λαβὲ καιρόν (see last post) is a call for action: ‘seize the moment’.
But carpe diem comes from a practising Epicurean: it is a call for enjoyment.
tu ne quaesieris—scire nefas—quem mihi, quem tibi
finem di dederint, Leuconoë, nec Babylonios
temptaris numeros. ut melius quicquid erit pati,
seu pluris hiemes seu tribuit Iuppiter ultimam,
quae nunc oppositis debilitat pumicibus mare
Tyrrhenum. sapias, vina liques et spatio brevi
spem longam reseces. dum loquimur, fugerit invida
aetas: carpe diem, quam minimum credula postero.
Horace, Odes, I.11
Please don’t ask, Leuconoë—it’s wrong to know—what end
the gods have fixed for me, for you: please don’t search
the Babylonian tables. Far better to take what will be,
whether Jupiter grants us more winters,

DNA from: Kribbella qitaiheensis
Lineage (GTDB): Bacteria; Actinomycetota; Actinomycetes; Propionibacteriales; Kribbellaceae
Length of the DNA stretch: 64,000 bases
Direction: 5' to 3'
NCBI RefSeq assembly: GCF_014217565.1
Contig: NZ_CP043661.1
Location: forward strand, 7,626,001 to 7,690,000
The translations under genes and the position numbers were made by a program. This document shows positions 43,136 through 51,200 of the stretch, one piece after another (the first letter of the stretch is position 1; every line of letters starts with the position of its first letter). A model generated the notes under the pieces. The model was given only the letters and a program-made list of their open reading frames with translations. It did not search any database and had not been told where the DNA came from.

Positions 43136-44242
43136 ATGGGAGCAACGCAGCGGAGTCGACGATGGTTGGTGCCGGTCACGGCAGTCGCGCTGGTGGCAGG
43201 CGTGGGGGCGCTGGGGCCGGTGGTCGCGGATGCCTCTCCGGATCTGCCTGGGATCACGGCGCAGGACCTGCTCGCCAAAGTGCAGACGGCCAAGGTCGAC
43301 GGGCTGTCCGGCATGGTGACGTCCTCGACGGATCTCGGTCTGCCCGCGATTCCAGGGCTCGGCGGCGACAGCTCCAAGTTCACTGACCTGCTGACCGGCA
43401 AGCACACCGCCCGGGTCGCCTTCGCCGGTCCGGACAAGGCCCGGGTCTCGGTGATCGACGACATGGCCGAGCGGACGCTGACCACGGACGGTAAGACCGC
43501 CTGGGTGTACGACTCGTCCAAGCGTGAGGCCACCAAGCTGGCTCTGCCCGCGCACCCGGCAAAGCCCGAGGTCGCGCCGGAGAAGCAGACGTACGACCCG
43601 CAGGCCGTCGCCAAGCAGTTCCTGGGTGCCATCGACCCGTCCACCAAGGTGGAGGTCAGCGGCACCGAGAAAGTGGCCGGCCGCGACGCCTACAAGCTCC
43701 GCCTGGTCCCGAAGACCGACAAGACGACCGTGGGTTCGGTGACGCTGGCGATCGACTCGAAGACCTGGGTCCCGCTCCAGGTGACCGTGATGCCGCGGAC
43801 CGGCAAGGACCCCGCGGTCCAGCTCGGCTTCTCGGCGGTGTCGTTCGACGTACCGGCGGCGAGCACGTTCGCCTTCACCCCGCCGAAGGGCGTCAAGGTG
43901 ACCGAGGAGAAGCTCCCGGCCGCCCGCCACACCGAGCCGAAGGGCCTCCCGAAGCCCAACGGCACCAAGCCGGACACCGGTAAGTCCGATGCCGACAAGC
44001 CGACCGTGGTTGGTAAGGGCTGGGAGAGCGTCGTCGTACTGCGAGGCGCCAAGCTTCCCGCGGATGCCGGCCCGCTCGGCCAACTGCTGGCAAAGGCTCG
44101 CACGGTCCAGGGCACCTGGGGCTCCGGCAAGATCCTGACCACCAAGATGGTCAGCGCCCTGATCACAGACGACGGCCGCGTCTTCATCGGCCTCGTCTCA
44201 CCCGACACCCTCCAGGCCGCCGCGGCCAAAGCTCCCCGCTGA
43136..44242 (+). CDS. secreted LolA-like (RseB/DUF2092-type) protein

or makes this the last
which is now wearing out the Tyrrhenian Sea
on the defiant cliffs. Be wise—strain the wine,
and prune your long hope to a short space.
While we speak, envious time will have flown:
savour the day—and trust to the next
as little as you can.
The students of ours who last read this poem said that they loved it, even though—or perhaps because—they had been required to learn it by heart.
The reasons why they liked it included:
- The scene is set in a kitchen (they supposed), and Horace is watching the girl—or woman—doing culinary tasks. There is a homeliness about it.
- We don’t find out who Leuconoë is, so we can see either a young slave girl, or perhaps a middle-aged freedwoman.
- Horace seems to be genuinely fond of her, and he is interested in what she is thinking.
- She is fond of him—enough to want to know his fortune as well as her own.
- Horace seems to appreciate women and is observant of them. He notices that Leuconoë is anxious, and wants her to live in the present.
- Horace is enjoying the winter.
- The metre (Second Asclepiad) makes the poem memorable.
So Horace casts his spell on yet more readers.
Next post: Mottos, aphorisms and apophthegms.